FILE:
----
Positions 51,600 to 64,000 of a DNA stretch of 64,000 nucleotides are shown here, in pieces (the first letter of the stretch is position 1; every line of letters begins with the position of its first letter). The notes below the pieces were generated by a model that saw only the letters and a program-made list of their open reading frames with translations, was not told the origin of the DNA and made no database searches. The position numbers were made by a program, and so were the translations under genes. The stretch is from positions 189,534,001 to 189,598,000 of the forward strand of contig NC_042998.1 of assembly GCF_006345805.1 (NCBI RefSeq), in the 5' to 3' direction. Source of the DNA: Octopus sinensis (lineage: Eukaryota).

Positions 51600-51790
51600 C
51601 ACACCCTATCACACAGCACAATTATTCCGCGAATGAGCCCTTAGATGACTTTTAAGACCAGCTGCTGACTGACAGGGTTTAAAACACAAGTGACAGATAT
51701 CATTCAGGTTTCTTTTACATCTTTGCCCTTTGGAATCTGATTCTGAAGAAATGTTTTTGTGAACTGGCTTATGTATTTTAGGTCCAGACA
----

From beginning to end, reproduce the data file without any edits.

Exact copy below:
Positions 51,600 to 64,000 of a DNA stretch of 64,000 nucleotides are shown here, in pieces (the first letter of the stretch is position 1; every line of letters begins with the position of its first letter). The notes below the pieces were generated by a model that saw only the letters and a program-made list of their open reading frames with translations, was not told the origin of the DNA and made no database searches. The position numbers were made by a program, and so were the translations under genes. The stretch is from positions 189,534,001 to 189,598,000 of the forward strand of contig NC_042998.1 of assembly GCF_006345805.1 (NCBI RefSeq), in the 5' to 3' direction. Source of the DNA: Octopus sinensis (lineage: Eukaryota).

Positions 51600-51790
51600 C
51601 ACACCCTATCACACAGCACAATTATTCCGCGAATGAGCCCTTAGATGACTTTTAAGACCAGCTGCTGACTGACAGGGTTTAAAACACAAGTGACAGATAT
51701 CATTCAGGTTTCTTTTACATCTTTGCCCTTTGGAATCTGATTCTGAAGAAATGTTTTTGTGAACTGGCTTATGTATTTTAGGTCCAGACA